3 – Francesca McDonagh – Bank of Ireland Group
After holding multiple senior roles at HSBC, Francesca McDonagh became CEO of the Bank of Ireland Group in 2017. With an annual salary of €950,000, she is among Ireland’s best-paid CEOs, and among its highest-paid women in business.
McDonagh’s showcased her outstanding leadership abilities in 2019. When the bank failed to meet ambitious financial targets at the start of the year, she stepped in and efficiently made course adjustments. As a result, the bank saw a net lending growth of €1.5 billion until the end of the year, an increase of €800 million in comparison to 2018.
What’s more, McDonagh’s signature is evident in the bank’s commitment to gender equality, social responsibility, and community projects. Since 2018, the Bank of Ireland Group has iron-cast gender rules for hiring executives. It has donated more than €1 M to COVID-19 response, and has a cooperation with The Community Foundation for Ireland.
4 – Anthony Smurfit – Smurfit Kappa
Anthony Smurfit heads the Irish cardboard and paper packaging company Smurfit Kappa in the third generation. His grandfather acquired a small Dublin-based box-maker in 1938, and grew it into one of Europe’s foremost paper and cardboard producers.
Far from stepping straight into the top position, Anthony Smurfit joined his family company in 1980 and worked his way up through the ranks. In 2015, he took over as CEO, with an annual salary of €3.4 million.
Smurfit aims to bring maximum value to company employees and their communities. This commitment is especially apparent at production sites in Mexico and South America, where Smurfit Kappa creates thousands of jobs. Smurfit serves as a Mexican honorary consul in Ireland and has received the order of San Juan from Colombia.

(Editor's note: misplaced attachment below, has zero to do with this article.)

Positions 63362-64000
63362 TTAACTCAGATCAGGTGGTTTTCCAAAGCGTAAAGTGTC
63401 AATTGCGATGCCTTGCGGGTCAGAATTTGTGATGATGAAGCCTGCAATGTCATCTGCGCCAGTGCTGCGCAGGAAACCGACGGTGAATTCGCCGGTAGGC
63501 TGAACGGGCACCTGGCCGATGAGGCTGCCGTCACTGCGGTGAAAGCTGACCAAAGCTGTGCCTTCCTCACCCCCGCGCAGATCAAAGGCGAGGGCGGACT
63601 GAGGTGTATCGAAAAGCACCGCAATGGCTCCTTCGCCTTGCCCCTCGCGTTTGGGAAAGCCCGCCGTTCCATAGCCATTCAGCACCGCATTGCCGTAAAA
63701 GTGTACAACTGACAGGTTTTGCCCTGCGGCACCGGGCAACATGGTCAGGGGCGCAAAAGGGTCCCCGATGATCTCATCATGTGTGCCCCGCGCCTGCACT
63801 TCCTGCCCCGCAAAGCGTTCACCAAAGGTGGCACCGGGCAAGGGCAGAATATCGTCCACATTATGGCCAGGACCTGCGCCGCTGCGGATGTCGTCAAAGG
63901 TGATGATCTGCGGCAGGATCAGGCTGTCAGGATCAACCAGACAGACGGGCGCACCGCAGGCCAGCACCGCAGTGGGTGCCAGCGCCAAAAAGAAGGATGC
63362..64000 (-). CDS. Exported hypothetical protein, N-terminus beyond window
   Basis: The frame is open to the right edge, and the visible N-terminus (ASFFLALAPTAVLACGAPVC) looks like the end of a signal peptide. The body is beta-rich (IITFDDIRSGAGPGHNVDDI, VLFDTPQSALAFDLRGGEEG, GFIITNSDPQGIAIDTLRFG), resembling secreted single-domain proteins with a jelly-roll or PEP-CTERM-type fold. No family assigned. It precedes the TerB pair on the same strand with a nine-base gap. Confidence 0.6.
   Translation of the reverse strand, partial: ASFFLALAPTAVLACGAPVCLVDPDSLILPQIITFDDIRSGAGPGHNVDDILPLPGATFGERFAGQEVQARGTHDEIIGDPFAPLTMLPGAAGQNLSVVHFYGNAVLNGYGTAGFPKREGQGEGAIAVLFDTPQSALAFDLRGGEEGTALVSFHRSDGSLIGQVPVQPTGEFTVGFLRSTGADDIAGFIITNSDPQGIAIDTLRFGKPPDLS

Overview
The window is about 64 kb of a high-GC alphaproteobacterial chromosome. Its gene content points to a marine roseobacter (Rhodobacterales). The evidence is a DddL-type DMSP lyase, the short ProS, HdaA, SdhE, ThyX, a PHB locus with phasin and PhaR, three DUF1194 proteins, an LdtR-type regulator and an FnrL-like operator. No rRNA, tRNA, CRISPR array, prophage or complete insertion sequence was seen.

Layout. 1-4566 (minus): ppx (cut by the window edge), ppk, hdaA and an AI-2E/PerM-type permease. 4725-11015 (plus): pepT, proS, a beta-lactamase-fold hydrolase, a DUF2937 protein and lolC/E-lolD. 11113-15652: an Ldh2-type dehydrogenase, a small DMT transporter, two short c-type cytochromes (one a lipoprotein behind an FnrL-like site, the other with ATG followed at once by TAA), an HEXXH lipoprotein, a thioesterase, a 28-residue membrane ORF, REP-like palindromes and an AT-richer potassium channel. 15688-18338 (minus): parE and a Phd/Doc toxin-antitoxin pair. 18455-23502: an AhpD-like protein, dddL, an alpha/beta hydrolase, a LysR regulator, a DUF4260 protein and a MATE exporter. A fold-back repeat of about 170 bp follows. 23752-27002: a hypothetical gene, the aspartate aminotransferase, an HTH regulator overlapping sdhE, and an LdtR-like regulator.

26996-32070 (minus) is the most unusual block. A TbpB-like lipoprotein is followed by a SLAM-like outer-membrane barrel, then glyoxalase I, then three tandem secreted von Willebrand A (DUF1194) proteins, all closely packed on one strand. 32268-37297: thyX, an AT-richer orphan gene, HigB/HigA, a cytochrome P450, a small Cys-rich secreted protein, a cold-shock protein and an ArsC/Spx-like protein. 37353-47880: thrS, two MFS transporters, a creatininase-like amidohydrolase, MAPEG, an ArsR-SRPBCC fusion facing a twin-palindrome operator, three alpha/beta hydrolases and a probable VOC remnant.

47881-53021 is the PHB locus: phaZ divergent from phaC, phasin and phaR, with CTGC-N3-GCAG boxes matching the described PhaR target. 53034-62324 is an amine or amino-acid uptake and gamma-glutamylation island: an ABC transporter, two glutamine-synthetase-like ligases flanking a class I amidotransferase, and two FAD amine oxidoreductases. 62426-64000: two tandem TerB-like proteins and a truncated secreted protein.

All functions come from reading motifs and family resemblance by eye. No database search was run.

In addition, he is on the boards of Ibec and the Confederation of European Paper Industries, and a member of the European Round Table for Industry.
5 – Carolan Lennon – Eircom
Carolan Lennon has been spearheading the largest Irish telecommunications company, Eircom, since 2018.
Under Lennon’s leadership, Eircom has not only prospered financially but also increased its social engagement. Most notably, Lennon and Prime Minister Leo Varadkar launched the eir Fund in 2017, to invest €160,000 in community-level projects across the four provinces of the Republic of Ireland.
6 – Anne Heraty – CPL Resources
Anne Heraty co-founded the HR company CPL Resources back in 1989. Today, she is the CEO, running the recruiting and staff agency.
Heraty started out as a tele-saleswoman at Xerox, and later joined a recruiting company. Armed with industry knowledge and driven by personal passion, she moved on to found her own HR business.
When CPL Resources went public, Heraty became the first female CEO of an Irish publicly listed company.
Heraty is deeply committed to charity and gender equality. Over the years, she has served on the boards of numerous nonprofits, such as the Irish Brain Research Foundation. She also speaks publicly about the challenges women face in business, like heading a company while raising children.